Rodney Clapp, Brazos Press, 2005
By Gareth Higgins
In the church of my youth we often sang a song that anticipated a church made up of ‘dancers who dance upon injustice’ – a noble sentiment, to be sure, but not enough by itself to actually lead to real live, fleshed-out dancers actually doing any kind of two-step on the injustices that plague our world. It was all too easy to live our faith primarily in our hearts. It was entirely possible to turn up to church in gas-guzzling SUVs, and read
Psalms about the earth being the Lord’s; or to pray for the unity of the body of Christ, while inhabiting sectarianised spaces as a matter of course; or to sing of dancing on injustice without ever imagining what that might require of the dancers.
So when a book is described by Eugene Peterson as ‘the freshest contemporary approach to Christian spirituality that I am aware of’, it’s worth taking notice. The subtitle is ‘Christian spirituality for people, not angels’ – an invitation to imagine what it might be like to talk about spirituality as if it were something that actually worked in the real world, rather than only in the elevated conversations of ordained clergy and academic theologians.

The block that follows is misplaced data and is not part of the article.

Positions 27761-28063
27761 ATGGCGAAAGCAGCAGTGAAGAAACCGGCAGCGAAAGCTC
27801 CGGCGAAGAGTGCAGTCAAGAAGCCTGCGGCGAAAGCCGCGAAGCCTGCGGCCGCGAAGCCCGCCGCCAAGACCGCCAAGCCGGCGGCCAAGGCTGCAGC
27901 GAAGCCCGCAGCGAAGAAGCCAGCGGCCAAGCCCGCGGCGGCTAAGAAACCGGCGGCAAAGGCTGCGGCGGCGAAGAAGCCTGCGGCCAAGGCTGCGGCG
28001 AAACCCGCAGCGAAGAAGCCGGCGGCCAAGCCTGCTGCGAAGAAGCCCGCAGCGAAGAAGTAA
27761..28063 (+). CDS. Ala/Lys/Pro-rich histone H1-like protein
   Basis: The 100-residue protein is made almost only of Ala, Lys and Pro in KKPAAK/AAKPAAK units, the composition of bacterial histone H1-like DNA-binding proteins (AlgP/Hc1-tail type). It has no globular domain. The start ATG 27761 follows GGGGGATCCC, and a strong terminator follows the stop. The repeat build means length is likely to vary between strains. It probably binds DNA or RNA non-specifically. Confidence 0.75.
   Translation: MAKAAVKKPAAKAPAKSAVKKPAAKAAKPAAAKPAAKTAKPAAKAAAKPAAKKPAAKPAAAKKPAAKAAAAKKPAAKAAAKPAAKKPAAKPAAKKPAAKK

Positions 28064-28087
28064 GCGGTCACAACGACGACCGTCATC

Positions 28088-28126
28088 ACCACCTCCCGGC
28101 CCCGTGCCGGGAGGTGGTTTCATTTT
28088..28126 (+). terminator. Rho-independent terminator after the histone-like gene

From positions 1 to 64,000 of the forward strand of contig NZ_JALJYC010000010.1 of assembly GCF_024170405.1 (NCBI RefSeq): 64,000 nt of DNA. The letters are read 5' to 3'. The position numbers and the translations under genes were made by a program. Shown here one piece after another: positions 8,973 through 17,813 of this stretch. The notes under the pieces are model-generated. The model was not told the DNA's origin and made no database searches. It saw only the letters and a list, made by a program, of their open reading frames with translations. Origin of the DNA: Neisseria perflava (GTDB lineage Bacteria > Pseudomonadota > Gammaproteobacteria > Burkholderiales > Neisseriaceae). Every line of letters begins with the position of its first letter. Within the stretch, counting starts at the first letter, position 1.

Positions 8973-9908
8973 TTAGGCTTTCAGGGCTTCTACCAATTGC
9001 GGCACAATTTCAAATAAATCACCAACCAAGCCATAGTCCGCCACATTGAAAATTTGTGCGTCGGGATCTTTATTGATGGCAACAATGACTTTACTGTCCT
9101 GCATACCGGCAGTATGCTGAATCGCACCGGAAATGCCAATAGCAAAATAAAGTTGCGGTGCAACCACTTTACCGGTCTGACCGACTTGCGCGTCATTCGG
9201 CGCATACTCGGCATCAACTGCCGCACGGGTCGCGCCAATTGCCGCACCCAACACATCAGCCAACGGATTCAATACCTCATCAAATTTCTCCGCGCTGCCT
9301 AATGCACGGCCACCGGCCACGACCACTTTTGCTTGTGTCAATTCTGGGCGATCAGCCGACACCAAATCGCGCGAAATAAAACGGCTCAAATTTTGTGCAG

Locating spirituality in the human body, Clapp recognises that the tendency toward ethereal spiritual talk does no justice to the fact that all of us are bound and freed by the limitations and potential of our own flesh. We are in between angels and brute animals – our bodies are the only ‘place’ we have to ‘be spiritual’ in. Christian spirituality cannot be pitted against physical bodies – and it is to Clapp’s credit and our gain that he writes
so honestly about the stuff of which we are made. He is wonderfully self-deprecating; honest about the limitations of his own body, writing about sex, diet and exercise, alongside an entire chapter on the life of Elvis Presley as a paradigm for a life lived, as Malcolm Muggeridge would put it ‘between the steeple and the gargoyle’.